LOS ANGELES (Hollywood Reporter) – The first feature by British conceptual artist Gillian Wearing, "Self Made" is an experiment in creativity that has far more resonance for its participants than it will for most audiences.
The documentary chronicles a three-week project that immersed seven non-actors in a specially devised Method workshop. They would each star in a short film designed to embody the inner truths they'd worked to lay bare.
With a premise that's likely to intrigue students of theater and psychology (although they won't need the onscreen definition of "improvise"), this selection of the Los Angeles Film Festival would be a good fit for arts-oriented TV schedules. But the prospect of watching sense memory exercises is a doubtful lure for most moviegoers.
The subjects' willingness to expose themselves doesn't entirely allay the sense of intrusiveness that hangs over the proceedings. They were chosen from hundreds who answered a simple ad -- "Would you like to be in a film? You can play yourself or a fictional character" -- and their receptiveness to new ideas is key. In an apparently unheated space in Newcastle (most keep their coats on), Method teacher Sam Rumbelow guides them through a series of exercises, scenes and rehearsals. He's an exceedingly clear-eyed, even-keeled facilitator as he nudges them toward the mother lode of emotional truth and listens to dark confessions (one man has chosen the date of his suicide).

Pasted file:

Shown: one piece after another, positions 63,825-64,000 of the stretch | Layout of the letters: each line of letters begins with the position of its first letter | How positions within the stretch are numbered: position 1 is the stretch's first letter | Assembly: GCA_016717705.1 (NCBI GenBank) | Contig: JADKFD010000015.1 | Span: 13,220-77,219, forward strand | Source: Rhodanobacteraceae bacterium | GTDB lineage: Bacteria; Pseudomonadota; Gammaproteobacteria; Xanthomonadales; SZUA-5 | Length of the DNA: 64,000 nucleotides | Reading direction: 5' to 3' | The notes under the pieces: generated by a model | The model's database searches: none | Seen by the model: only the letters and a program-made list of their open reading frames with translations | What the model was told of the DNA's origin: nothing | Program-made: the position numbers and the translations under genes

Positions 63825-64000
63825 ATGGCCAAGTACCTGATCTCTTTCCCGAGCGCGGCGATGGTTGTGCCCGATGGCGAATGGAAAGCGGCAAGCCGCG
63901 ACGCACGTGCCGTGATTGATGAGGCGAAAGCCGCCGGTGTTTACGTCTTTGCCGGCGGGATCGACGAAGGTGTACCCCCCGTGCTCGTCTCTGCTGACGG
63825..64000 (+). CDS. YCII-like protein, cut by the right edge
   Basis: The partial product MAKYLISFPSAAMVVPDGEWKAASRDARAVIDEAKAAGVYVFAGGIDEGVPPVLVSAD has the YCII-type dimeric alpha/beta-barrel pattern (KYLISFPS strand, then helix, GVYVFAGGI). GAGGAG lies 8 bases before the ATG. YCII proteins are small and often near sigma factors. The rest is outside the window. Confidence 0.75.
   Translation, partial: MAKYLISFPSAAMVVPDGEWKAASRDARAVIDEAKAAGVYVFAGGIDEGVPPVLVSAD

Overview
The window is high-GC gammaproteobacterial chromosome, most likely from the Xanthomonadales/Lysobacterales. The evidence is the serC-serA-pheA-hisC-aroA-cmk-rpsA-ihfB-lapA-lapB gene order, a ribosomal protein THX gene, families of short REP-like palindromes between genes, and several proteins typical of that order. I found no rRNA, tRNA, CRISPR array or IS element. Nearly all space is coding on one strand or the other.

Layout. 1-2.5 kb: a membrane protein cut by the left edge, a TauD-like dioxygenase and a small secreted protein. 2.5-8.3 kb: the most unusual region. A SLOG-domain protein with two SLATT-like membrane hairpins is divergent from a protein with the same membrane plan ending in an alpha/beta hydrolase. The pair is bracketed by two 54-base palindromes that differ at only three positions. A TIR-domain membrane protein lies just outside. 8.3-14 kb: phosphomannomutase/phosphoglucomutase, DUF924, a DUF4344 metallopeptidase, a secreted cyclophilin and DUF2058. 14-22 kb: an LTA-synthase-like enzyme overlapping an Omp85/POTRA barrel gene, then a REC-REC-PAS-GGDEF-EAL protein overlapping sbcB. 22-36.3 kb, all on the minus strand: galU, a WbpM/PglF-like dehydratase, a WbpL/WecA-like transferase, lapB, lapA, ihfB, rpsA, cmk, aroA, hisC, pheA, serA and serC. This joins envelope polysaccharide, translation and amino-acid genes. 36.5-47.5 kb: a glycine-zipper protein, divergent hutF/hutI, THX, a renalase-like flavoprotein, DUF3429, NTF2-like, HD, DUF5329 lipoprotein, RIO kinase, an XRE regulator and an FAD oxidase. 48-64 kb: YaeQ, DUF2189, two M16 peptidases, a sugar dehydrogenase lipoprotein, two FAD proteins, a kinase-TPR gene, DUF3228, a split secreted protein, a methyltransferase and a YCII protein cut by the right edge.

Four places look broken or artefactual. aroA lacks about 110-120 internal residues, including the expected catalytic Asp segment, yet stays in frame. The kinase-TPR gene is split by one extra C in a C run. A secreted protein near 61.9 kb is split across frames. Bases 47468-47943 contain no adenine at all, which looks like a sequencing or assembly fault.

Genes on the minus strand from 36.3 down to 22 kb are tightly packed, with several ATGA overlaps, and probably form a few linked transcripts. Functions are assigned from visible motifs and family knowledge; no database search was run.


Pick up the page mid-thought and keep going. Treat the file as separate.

Still, as the camera prowls the rehearsal space, it's easy to see why some acting teachers broke from the Method, choosing not to focus on the personal psychology of the performer. The liberation and expression of emotion doesn't have to rest on the unraveling of the actor -- but in Wearing's fast-track scenario, it does.
The five shorts that are included in the doc were written by Wearing and playwright Leo Butler (a fact made clear in the press notes but not in the film) and range from period B&W drama to stylized updates of Shakespeare and contemporary slices of life centered on acts of terrible violence. The power of some of the participants' performances is unquestionable, and there's a certain purity to their work because they're unfettered by career-driven posturing.
"I don't think the camera likes me," fortyish Leslie, a sweet-faced blonde, says at the outset of the film. One of the most memorable group members, she has disproved that statement by film's end. Those blind spots in self-awareness are among Wearing's concerns. Having explored self-expression in much of her previous work, with "Self Made" she examines the notion of identity as a kind of performance and performance as a way of breaking through self-consciousness.
They're rich fields of inquiry. But by the time the carcass of a pig -- poor innocent creature -- is enlisted for an acting exercise, the concept of self-indulgence overshadows the quest.
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